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Regional Water Board to host discussion of permit challenges on Oct. 31 at Stanford

Following an August 13 public hearing in Oakland during which residents of East Palo Alto and Palo Alto spent over three hours asking the Regional Water Board to grant a water quality permit for this project (see pictures at left), Regional Water Board staff sent the SFCJPA a letter in which they continued to request changes to the project design and request information—both related and unrelated to water quality. The SFCJPA response to the Regional Water Board’s latest letter can be downloaded here

Regional Water Board members are hosting a public discussion of the permit process on October 31 at 9:00 a.m. in room 232 of the Spilker Engineering building, 348 Via Pueblo Mall, on the Stanford campus. 

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San Francisquito Creek named one of America’s "Most Endangered Rivers"

This designation by the non-profit American Rivers is focused on the future of Searsville Reservoir and Dam, a 122 year-old structure that begins the 14-mile path of San Francisquito Creek through the heart of Silicon Valley.

Searsville is but one of the complex regional issues facing this creek, which divides cities and counties. The SFCJPA was formed by these jurisdictions to reduce a proven flood threat, enhance habitat for endangered and other species, and generally convert the creek from a divisive liability into a unifying asset.  We are working with Stanford and others so that a decision regarding the future of Searsville, which will impact communities downstream, is made in the context of these related regional issues.

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SAFER Bay feasibility study underway

Our Strategy to Advance Flood protection, Ecosystems and Recreation along the Bay (SAFER Bay) project is underway.  With a team of consultants, we are now looking at different alignments of infrastructure alternatives to provide tidal protection with Sea Level Rise to the cities of Menlo Park and East Palo Alto.  We are also working with other agencies to improve shoreline habitat and close a gap in the Bay Trail within the project area.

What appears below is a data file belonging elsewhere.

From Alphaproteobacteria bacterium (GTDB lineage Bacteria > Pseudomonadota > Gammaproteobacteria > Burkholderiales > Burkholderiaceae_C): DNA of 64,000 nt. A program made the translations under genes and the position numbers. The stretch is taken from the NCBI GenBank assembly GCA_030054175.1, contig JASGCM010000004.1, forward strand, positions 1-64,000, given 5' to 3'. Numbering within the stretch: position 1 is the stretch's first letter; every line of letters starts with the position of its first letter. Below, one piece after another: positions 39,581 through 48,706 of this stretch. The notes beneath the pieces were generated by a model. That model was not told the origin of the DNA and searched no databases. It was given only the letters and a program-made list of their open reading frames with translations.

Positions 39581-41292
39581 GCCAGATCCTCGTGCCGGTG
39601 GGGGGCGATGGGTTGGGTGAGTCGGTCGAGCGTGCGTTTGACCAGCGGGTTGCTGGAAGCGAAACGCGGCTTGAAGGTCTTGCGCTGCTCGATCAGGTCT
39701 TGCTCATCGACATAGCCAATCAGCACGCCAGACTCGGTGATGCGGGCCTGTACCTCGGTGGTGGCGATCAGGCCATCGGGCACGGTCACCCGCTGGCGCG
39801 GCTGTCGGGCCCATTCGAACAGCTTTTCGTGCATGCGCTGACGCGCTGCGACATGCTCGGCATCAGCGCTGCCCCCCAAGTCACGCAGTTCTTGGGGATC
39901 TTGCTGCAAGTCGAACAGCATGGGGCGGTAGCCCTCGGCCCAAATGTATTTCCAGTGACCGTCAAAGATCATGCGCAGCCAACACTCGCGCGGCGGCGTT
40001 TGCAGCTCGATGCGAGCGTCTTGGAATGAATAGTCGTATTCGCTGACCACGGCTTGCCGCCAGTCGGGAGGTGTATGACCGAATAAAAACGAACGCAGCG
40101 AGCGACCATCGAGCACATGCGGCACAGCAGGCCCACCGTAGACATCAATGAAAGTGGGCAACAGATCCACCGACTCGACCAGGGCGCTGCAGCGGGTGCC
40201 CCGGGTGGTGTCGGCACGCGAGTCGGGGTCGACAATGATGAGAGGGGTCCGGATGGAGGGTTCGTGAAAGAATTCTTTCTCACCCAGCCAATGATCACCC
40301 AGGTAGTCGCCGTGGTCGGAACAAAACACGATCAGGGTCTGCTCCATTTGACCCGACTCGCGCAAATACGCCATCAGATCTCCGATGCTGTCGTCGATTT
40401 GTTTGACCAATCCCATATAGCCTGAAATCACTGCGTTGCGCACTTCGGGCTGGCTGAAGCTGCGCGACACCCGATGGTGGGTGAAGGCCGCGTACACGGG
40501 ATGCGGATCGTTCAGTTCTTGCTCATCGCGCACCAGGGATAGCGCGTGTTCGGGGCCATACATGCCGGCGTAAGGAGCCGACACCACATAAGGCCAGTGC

After we gather public comments this summer on potential alignments of the project features, we will design and develop an EIR for the preferred alternative.

In the meantime, contact us with your comments or questions, and please see a cover story on this project from the March 5 edition of the weekly Almanac.

 
 

Next Meetings: Oct. 23, Menlo Park Council Chambers, Emerg. Prep. Comm. 3:50 pm, Board of Directors 4:00 pm

 

What We Do

The SFCJPA is an independent regional government agency founded by three cities and two countywide agencies divided by San Francisquito Creek and united by its watershed and floodplain. We lead projects along the creek and S.F. Bay that reduce a proven flood threat, enhance ecosystems and recreational opportunities, and connect our communities. We receive funding from the agencies listed below, as well as federal, state and private sources.

Public Meetings

The SFCJPA Board meets frequently throughout the year, and agency staff host and participate in discussions with community groups, city councils, and others. Please join us at a meeting listed below:

More Meetings »

Documents

The SFCJPA and its partners produce a wealth of information on all aspects of the watershed and our plans to improve it. To learn more, click on one of the links below.

More Documents »

Know Your Watershed

The links below will give you a better perspective on the Watershed, our place in it, and opportunities to get involved to appreciate and improve this incredible natural resource.